Why The Hunger Games was so successful

Ben Skipper
Movies Blog
26 March 2012

This weekend saw 'The Hunger Games' achieve what many thought would be impossible only a few short months ago. Sure, the film was eagerly anticipated but to rake in the biggest opening weekend ever for a film that wasn't a sequel, prequel or remake is a big surprise.

Katniss and Co's battle for survival also has the honour of the third largest opening weekend ever (£97m ), trailing only behind 'Harry Potter and the Deathly Hallows Part 2' (£106.6m) and 'The Dark Knight'(£99.8m).

On top of the film being pretty damn good, here are five reasons why we think the film has dominated the global box office...

[Related story: The Hunger Games smashes box office records]
[Related video: Hunger Games stars reveal their secret talents]

The books (obviously)
Having an enormous fan-base primed to see an adaptation can't hurt so of course the books play their part in the success of the film. The opening part of Suzanne Collins' trilogy was first published in 2008 with sequels over the next two years. The series became a best-seller, tempting Lionsgate Entertainment into acquiring the rights to make the film, which may well become a billion dollar franchise following its success.

For the uninitiated, the film takes place in Panem, a fictional country broken up into 12 districts following a war that wiped out the former nation. The ruling Capitol selects a young boy and girl between the ages of 12 and 18 each year to take part in an annual, televised fight to the death called The Hunger Games. The heroine of the books is Katniss Everdeen, who becomes an unlikely and unwilling catalyst for an uprising.

It has legit acting chops
Thanks to her breakout role in 'Winter's Bone' (which bears more than a few similarities to the role of Katniss in 'The Hunger Games'), Jennifer Lawrence was the perfect choice for the film's heroine. She was also Oscar-nominated for that performance, lending her an air of credibility that fellow tween heroes Daniel Radcliffe and Kristen Stewart never had.

Like Radcliffe in the Potter series however, Lawrence had a cast of proven actors supporting her throughout the film. Standing out is Donald Sutherland as the totalitarian ruler of Panem, President Snow. Renowned character actors Woody Harrelson and Stanley Tucci steal scenes left, right and centre as well, making up for quiet Katniss's lack of bravado.

It's the first film of 2012 that people were legitimately looking forward to
It's been a slow year so far with not much grabbing the attention of the nation's movie fans (sorry 'John Carter'). People enjoy going to the cinema and this being the first blockbuster to garner largely positive reviews and generate a serious buzz made people more willing to stump up the cash.

If the film was released in the middle of the blockbuster season (as we're sure its inevitable sequels will be) it might not have done so well with big-hitters like 'Prometheus' and 'The Dark Knight Rises' promising to hog all the limelight and box office moolah in the coming months. 'The Hunger Games' was perfectly placed on the release schedule, a credit to its studio.

Broad appeal
You would be hard-pressed to find a Hollywood executive who, upon being asked what makes a successful blockbuster, doesn't say "broad appeal" at some point. The two highest-grossing films ever, Jim Cameron's 'Titanic' and 'Avatar' appealed to everyone in some way. Love stories for the girls, action, death and destruction for the boys, good acting and a mix of the former two for the adults.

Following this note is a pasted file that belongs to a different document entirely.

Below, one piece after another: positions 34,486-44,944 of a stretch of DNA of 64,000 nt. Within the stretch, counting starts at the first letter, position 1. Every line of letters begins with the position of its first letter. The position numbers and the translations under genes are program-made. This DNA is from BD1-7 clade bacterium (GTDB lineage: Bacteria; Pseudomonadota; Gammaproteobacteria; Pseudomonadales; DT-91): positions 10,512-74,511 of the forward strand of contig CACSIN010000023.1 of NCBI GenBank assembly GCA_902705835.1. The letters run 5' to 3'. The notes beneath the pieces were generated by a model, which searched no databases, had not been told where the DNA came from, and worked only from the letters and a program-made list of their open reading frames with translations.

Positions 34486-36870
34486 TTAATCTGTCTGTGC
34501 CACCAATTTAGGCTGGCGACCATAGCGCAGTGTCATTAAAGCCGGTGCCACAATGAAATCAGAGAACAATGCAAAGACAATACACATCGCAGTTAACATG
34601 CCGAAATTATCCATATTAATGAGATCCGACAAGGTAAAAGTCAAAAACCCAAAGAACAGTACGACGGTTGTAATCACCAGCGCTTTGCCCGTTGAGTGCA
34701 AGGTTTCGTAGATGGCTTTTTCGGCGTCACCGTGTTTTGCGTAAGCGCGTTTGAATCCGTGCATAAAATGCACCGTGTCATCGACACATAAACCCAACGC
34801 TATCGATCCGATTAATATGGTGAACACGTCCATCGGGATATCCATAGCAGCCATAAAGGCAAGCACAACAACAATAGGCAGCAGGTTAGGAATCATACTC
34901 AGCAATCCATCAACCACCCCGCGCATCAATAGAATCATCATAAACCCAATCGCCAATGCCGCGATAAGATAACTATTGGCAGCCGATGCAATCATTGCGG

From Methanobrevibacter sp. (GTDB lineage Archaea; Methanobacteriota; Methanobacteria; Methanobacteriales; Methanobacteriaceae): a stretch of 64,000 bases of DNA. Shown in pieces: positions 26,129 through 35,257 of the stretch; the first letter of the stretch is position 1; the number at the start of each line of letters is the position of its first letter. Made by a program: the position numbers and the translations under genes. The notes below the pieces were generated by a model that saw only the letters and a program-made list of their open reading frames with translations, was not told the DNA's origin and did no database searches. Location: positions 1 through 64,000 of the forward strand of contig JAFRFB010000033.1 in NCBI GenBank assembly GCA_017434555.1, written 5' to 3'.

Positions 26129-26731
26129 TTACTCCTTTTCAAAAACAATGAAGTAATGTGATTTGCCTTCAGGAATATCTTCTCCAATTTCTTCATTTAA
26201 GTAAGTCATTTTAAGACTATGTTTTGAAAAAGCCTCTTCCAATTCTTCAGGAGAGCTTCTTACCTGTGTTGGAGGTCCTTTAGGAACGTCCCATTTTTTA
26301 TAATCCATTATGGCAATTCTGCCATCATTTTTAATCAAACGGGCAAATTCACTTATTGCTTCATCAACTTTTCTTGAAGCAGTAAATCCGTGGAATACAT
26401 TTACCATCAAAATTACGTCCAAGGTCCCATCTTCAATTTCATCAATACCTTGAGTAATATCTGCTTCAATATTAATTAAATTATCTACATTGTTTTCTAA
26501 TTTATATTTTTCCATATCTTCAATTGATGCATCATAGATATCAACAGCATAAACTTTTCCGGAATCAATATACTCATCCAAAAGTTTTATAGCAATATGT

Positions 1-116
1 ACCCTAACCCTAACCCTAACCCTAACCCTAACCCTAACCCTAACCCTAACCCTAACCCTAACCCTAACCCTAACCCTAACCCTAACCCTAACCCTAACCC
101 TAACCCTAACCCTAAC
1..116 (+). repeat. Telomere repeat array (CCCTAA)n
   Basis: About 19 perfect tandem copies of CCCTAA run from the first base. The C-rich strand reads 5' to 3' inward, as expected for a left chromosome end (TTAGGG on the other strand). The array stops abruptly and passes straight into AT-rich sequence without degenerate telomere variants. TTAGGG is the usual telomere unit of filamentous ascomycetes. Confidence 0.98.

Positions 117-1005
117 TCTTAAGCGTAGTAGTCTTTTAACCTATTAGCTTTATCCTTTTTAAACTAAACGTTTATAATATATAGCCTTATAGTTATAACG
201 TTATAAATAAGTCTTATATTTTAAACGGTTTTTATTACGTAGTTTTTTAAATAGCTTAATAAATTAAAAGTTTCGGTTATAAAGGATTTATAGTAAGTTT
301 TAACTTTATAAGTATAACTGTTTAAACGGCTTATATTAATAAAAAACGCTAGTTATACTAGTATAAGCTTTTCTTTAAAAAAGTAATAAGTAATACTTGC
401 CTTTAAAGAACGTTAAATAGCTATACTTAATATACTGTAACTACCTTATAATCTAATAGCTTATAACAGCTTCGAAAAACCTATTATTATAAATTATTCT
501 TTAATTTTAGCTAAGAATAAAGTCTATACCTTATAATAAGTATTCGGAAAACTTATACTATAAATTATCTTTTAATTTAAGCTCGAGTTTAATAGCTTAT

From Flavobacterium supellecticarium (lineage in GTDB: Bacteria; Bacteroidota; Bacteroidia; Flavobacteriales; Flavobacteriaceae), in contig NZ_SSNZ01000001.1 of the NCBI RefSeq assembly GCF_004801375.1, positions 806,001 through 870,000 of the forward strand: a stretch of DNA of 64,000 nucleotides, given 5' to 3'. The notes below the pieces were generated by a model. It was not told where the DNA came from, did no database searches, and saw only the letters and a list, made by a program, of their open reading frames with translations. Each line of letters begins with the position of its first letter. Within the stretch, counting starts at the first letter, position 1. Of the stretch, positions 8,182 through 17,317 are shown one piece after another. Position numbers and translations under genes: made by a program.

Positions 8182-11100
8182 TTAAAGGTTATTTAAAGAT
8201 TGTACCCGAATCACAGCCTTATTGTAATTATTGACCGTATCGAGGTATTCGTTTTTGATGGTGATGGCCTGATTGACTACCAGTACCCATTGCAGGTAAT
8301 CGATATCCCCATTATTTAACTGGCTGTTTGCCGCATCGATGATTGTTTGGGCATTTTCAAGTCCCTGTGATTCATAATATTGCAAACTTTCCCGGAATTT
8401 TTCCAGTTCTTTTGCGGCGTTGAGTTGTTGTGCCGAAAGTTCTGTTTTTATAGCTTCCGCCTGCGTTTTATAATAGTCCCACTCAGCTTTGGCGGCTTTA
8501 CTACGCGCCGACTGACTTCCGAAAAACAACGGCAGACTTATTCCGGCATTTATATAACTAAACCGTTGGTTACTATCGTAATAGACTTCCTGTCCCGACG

While not a huge "event movie" like those two examples, 'The Hunger Games' does have a lot that appeals to people of all ages. There's a love triangle between Katniss, Peeta (Josh Hutcherson) and Gale (Liam Hemsworth) and the film's messages of oppressive governments and people's willingness to watch increasingly perverse reality television strikes a chord with an adult audience too.

Then there's the boys. An admittedly easy market to target, the film's premise promises violence which is more than enough to get boys interested. Bows and arrows are cool after all.

Violence
Continuing on from the last point, the film's violence plays a big part as well. In the build-up to its release, the film had to cut seven seconds to avoid a 15 certificate that would be harmed audience figures substantially. Despite this it remains, quite easily, the most violent 12A film ever made.

Well aware that you can't dance around the subject of teenager-on-teenager violence, the film embraces it for shocking results. Thanks to some great direction from Gary Ross lots of the bloody results of the Games themselves are implied but not seen. Blood is closer to black than red as well (something that makes it less violent in the eyes of the BBFC) but there's still plenty of it. Why does violence play a role in the success of the film though?

Because it's refreshing. Back in the 70s and 80s films aimed at a similar audience didn't shy away from some of the more violent elements. Remember that guy's heart being ripped out in 'Indiana Jones and the Temple of Doom'? Likewise there's the face-melting in 'Raiders of the Lost Ark' as well. In the UK 'Jaws' was released on video with a PG certificate despite the shockingly bloody (but definitely effective) death of Quint. Another Spielberg film, 'Jurassic Park' also actively tried to scare it's audience, most notably with a disembodied arm.

Younger people enjoy this violence because they like to be scared and shocked. It elicits a reaction (whether that's hiding behind a coat or thinking "woah, that's cool!") which is what a film-maker ultimately wants from their audience.

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